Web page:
Volume 76, Number 27 | November 22 - 28, 2006

Villager photo by Jefferson Siegel

Taylor Field on the roof of the Graffiti Church, at 205 E. Seventh St.

Of Squid and squats; A novel look back at ’80s

By Lori Haught

Vivid imagery, a mix of memories and fiction, and a twist of faith work to make up the story of Squid and his friends in “Squat: A Novel” by Taylor Field.

Field, who has worked at Graffiti Community Ministries, 205 E. Seventh St., recently took a shot at fiction after the success of his nonfiction book, “A Church Called Graffiti.”

In “A Church Called Graffiti” Field describes first coming to the Lower East Side, taking over the abandoned mosque where the church now exists, renovating it and struggling to overcome the odds in a community overrun by drugs, homelessness and poverty.

“Squat” takes on a similar view of the Lower East Side in the 1980s; however, it looks at it from a very different perspective. The reader is allowed to experience a day in the life of a 20-year-old squatter named Squid.

Squid is an endearing character with obsessive-compulsive disorder and a penchant for never trusting anyone. His friends are colorful characters who wear togas, carry squirrels in their breast pocket and talk using metaphors from classical literature.

Fields said that when he first came to Graffiti Ministries they worked with people in squats a lot. While many of the squats were lost to urban renewal, many of the same issues still face the neighborhood and pose interesting questions for those trying to help address them.

“I’ve worked as director of community service and pastor for 20 years,” Field said. “Almost everything [in the book] is something I’ve seen.”

And by the very definition of a novel, it is all something that he has thought about. This includes the section where one of the characters who is receiving aid is taunting those who are helping him, saying they are creating a co-dependent society.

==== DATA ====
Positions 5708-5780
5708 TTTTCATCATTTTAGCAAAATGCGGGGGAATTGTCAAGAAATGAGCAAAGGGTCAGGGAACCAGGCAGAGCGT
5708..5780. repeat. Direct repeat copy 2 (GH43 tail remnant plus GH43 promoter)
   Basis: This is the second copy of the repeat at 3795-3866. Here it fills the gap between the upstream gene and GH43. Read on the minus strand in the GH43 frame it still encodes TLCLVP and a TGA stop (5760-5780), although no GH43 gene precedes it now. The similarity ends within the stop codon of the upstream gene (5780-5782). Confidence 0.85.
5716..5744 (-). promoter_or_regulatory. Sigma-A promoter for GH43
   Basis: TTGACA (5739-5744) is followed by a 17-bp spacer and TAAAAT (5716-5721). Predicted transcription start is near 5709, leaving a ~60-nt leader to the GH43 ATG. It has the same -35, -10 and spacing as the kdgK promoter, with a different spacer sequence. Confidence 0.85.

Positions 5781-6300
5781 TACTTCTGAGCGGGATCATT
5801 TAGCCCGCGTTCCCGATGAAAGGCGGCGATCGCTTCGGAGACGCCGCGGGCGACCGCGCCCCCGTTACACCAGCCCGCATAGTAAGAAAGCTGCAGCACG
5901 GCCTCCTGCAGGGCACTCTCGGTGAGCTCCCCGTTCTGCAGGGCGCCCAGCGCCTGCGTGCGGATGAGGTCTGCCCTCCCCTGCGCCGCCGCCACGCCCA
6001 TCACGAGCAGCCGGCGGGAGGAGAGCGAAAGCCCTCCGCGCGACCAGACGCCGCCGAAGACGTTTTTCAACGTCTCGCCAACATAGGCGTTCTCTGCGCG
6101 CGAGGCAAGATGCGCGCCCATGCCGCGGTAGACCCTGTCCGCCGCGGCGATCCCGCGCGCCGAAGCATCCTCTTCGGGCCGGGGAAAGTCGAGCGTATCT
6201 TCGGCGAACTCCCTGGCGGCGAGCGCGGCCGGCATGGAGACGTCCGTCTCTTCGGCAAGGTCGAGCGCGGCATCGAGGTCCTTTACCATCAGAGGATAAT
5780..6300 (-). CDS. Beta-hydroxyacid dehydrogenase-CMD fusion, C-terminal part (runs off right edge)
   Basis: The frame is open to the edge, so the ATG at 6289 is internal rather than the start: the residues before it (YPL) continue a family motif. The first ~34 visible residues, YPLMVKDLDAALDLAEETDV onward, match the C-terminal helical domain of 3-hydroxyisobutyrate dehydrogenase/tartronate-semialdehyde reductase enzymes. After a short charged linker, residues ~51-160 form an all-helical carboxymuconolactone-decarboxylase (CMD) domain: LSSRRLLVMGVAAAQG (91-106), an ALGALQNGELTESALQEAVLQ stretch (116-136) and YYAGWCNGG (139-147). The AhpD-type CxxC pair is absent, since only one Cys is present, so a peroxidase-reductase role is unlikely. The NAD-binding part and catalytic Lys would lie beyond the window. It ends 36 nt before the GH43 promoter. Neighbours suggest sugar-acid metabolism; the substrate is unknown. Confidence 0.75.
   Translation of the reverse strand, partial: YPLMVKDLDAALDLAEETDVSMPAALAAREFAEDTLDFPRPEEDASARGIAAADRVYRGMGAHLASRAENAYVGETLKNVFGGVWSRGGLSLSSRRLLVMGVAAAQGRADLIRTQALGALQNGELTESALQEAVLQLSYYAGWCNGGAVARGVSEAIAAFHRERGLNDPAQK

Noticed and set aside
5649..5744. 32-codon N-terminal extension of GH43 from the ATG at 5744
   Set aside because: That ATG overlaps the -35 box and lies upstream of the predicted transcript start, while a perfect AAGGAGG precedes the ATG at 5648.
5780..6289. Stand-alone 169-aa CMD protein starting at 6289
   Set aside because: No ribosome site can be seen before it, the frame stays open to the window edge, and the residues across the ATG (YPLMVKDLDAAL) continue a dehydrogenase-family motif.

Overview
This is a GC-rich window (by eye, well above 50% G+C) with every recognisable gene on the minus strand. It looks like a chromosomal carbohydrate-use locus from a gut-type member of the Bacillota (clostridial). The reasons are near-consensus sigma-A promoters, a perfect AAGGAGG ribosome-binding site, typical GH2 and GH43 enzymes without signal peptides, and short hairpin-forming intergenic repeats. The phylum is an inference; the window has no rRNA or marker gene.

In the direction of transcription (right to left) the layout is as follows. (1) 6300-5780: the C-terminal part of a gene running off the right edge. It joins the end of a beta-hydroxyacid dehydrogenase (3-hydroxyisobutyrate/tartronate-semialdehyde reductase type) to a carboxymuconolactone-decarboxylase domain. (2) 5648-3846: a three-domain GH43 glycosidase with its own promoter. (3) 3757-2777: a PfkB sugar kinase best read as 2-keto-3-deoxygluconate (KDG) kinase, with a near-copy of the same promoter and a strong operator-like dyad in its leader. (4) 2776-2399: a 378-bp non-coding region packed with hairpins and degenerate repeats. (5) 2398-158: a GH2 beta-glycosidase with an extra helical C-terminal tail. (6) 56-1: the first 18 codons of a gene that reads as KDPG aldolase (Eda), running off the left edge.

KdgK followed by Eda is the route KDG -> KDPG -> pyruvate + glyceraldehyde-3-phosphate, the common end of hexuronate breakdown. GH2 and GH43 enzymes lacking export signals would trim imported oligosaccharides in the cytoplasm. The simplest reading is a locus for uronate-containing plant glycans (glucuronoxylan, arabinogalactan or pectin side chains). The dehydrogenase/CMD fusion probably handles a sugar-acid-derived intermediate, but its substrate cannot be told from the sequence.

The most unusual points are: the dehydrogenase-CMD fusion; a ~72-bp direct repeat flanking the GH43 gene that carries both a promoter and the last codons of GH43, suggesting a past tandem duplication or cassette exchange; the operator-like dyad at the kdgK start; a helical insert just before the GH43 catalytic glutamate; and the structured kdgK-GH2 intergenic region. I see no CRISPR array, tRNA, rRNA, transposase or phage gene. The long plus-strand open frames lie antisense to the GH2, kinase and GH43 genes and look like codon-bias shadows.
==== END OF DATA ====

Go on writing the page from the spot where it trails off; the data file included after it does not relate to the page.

“People wouldn’t talk about the issue of creating a situation that perpetuates the problem,” Field said about problems people in the ministries faced in the ’80s. He doesn’t address the solution; it is merely there to make people think: “Literature’s point isn’t to provide answers, but to pose the questions.”

Field also hoped to capture how depersonalizing it can sometimes be in the city and how special the people he has worked with for so many years truly are.

“I remember working with a guy who didn’t read,” Field said. “We had been helping him and he finally told us he couldn’t read. We took him to learn and he started crying. And he said, ‘I can’t believe I am somebody.’”

The novel also parallels the story of Jacob in the Bible. Although none of these things are stated outright, a reader understands them as they read.

“It’s where ‘Rent’ meets the ‘The Passion,’” Field said.

He said that what has always fascinated him about the neighborhood is how people with so much can live alongside those with so little. When the church’s Seventh St. home was still an abandoned building, one side was a squat and the other side was luxury condos.

Published by B & H Publishing, “Squat” was released nationally in September. It is fast paced and full of both heart-wrenching and uplifting moments which capture a day in the Lower East Side with historical precision and human emotion. All royalties from the sale of the book go toward Graffiti Ministries and their outreach programs in the Lower East Side.


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